Archive for the ‘Frontline Club’ tag

Launching the Orwell Prize 2008

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Heading off shortly to help launch the Orwell Prize 2008.

As of this evening the Media Standards Trust is partnering with the Orwell Trust and Political Quarterly to run the Orwell Prize for political writing and journalism.
It’s an honour to be associated both with such a prestigious prize and, via the prize, to the memory of Orwell himself. We’ve been beavering away getting a website ready (it hasn’t had one to date) at www.theorwellprize.co.uk, which will go live at 7pm tonight.
To mark the opening of this year’s prize we’ve also helped organise a panel debate on ‘Orwell, ID Cards, the Citizen and the State’ – with David Goodhart (editor, Prospect), Jenni Russell (Guardian), Heather Brooke (author, ‘Right to Know’) and Nick Cohen (Observer), chaired by Jean Seaton (University of Westminster).
What would Orwell have made of ID cards? Are his warnings about Big Brother still relevant in our contemporary information society? What would a modern day George Orwell write about?
The event is at the Frontline Club from 7-9pm. If you’d like to come along you’re welcome to email me at martin.moore@mediastandardstrust.org.

Written by Martin Moore

November 30th, 2007 at 2:33 pm

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Why blog?

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Back to the business of blogging. The Frontline Club is hosting a debate tonight to mark World Press Freedom Day, asking if blogging is about self-exposure or self-expression.
Ignoring for a moment the implication that blogging may be analagous to flashing I’ve got to take issue with question.
‘Blogging’ is the ability to self-publish. As such it’s a technical term not an editorial one. What I mean by that is that it’s about how not what. Lumping all blogging together isn’t helpful. One blogger may be a diarist, another a commentator, another a journalist. Hence why a code for all bloggers is misguided. Hence why saying things like ‘Very few of them [bloggers] bother with such niceties as fact-checking’ – as it does in the introduction to tonight’s debate – is misleading.
Where the discussion this evening is timely is in it’s coordination with World Press Freedom day. The ability to self-publish has enabled people in countries with repressive, authoritarian governments to say things they could not otherwise say, and to enable free speech. Many have taken this opportunity and been punished for it. According to the Committee to Protect Journalists 1 in 3 journalists jailed worldwide is now publishing on the net (49 of 134 – info on WAN’s site). And PEN says that it recorded ‘over 80 attacks against writers and journalists in sixteen countries who had used the internet to get around censorship’ in 2004. The figure is likely to be much higher now with increased access.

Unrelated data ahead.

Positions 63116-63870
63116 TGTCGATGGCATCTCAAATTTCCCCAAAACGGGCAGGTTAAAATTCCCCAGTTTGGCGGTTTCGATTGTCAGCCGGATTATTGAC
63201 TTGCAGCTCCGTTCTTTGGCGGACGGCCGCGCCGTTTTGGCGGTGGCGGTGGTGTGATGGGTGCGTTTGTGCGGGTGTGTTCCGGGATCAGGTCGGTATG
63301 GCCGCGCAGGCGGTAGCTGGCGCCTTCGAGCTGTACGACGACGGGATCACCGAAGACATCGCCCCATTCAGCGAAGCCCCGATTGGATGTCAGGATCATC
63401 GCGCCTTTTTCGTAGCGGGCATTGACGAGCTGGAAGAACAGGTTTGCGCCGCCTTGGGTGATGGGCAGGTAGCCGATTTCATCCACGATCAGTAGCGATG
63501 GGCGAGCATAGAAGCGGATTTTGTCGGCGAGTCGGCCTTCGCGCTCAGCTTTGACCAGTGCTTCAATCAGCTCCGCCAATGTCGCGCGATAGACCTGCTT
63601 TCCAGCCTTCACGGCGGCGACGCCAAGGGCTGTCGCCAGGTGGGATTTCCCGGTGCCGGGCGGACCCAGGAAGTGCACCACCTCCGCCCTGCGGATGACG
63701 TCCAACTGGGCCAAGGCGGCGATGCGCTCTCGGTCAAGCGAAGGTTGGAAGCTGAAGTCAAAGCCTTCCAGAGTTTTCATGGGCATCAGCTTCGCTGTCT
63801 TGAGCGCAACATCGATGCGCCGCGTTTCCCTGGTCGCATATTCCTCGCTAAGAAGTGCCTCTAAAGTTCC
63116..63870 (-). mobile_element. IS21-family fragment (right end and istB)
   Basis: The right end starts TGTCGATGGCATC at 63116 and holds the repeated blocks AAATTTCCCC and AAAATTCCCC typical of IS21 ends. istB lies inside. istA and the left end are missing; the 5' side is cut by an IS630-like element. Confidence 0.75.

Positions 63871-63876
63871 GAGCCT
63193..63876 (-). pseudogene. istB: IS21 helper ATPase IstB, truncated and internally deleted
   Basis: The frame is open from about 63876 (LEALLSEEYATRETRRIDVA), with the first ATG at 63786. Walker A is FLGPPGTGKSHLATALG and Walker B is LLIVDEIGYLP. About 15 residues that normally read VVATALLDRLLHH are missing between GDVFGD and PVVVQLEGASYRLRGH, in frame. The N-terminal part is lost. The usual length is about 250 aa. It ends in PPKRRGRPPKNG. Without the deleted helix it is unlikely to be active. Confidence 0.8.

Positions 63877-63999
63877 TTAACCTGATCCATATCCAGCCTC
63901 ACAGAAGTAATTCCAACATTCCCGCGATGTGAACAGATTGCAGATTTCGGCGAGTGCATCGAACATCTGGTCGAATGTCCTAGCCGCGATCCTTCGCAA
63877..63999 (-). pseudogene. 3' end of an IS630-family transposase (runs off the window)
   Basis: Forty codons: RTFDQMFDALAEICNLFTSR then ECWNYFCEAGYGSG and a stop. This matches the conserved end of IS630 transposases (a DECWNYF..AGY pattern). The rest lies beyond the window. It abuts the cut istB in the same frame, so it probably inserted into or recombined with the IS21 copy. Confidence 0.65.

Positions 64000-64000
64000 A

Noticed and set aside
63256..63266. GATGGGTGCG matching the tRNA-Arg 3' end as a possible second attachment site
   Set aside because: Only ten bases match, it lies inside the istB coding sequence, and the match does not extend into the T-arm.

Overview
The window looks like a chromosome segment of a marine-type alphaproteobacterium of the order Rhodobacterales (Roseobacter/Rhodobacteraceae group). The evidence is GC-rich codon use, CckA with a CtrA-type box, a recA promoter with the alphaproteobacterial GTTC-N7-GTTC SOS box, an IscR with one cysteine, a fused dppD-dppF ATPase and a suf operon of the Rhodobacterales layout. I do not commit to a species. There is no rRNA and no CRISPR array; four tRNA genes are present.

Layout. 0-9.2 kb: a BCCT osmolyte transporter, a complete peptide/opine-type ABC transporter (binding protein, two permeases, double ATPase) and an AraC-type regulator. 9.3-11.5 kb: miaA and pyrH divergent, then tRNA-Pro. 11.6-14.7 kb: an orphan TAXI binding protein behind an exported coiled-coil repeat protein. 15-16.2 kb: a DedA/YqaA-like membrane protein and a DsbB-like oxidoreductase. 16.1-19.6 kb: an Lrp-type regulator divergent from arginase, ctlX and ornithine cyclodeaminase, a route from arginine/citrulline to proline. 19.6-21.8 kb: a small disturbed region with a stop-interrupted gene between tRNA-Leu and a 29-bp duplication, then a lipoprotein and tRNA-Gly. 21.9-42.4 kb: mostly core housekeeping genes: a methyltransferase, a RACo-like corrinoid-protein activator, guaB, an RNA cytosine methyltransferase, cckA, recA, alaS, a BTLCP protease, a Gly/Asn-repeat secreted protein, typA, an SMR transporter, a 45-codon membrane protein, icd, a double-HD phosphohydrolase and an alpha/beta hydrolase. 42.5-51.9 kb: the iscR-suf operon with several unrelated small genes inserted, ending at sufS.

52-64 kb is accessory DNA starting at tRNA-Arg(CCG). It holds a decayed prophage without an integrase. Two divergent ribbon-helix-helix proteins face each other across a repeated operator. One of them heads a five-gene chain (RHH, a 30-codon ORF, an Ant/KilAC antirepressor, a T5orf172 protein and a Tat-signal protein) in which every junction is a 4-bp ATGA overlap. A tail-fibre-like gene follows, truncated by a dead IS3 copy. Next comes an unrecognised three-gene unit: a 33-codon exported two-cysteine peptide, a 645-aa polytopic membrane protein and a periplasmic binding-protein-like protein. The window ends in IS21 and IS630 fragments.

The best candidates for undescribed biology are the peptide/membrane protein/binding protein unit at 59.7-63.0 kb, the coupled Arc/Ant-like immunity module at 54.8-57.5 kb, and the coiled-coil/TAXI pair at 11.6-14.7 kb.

More difficult to assess is the impact of political blogging within established democracies – an issue Kevin Marsh, one of tonight’s panelists, takes up in his blog. Marsh questions how blogging will help increase trust in politicians or political reporting (A: he thinks it won’t).
I’m looking forward to what should be an interesting discussion.

Written by Martin Moore

May 3rd, 2007 at 7:25 am

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The Frontline Club – foreign news reporting & the Cho video

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At the Frontline Club last night to hear Harriet Sherwood, foreign editor at the Guardian, and Leonard Doyle, foreign editor at the Independent, talking about foreign news reporting. John Owen, chairing the discussion, opened with questions about the coverage of the Virginia Tech massacre – and the decision to screen the killer’s film.
It was a shame there was no broadcast editor on the panel since neither newspaper ‘broadcast’ the Cho video, but the Guardian did feature the link prominently on its website. Both news editors felt showing the video was a no-brainer and that it would have been ‘barmy’ not to.
But there was a voice of dissent from the audience. Paul Wood, the BBC’s defence correspondent, remembered that there were a spate of beheadings in Iraq three years ago – many of which were covered (and some screened) on western media, including the BBC. Until, that is, they discovered the beheadings were being carried out for the very reason that they guaranteed the killers worldwide media coverage. The coverage was the catalyst.
One must assume, given Cho’s imitation of the film Oldboy, and his pre-planned Fedex to NBC, that he too desperately wanted worldwide coverage and infamy. Now he has it. And we have a powerful and dangerous model for the next alienated loner with access to guns.
Would it not be better to make a distinction between the editorial decision to broadcast such a video on a news programme you know will be watched by millions vs. making a link available on a website – with corresponding context – and therefore clearly devolving the decision to watch to the user?
[Since my post yesterday Peter Horrocks, head of the BBC's TV news, has posted an explanation of his decision on the editors blog. The majority of the comments beneath take issue with his decision].

Written by Martin Moore

April 20th, 2007 at 8:38 am

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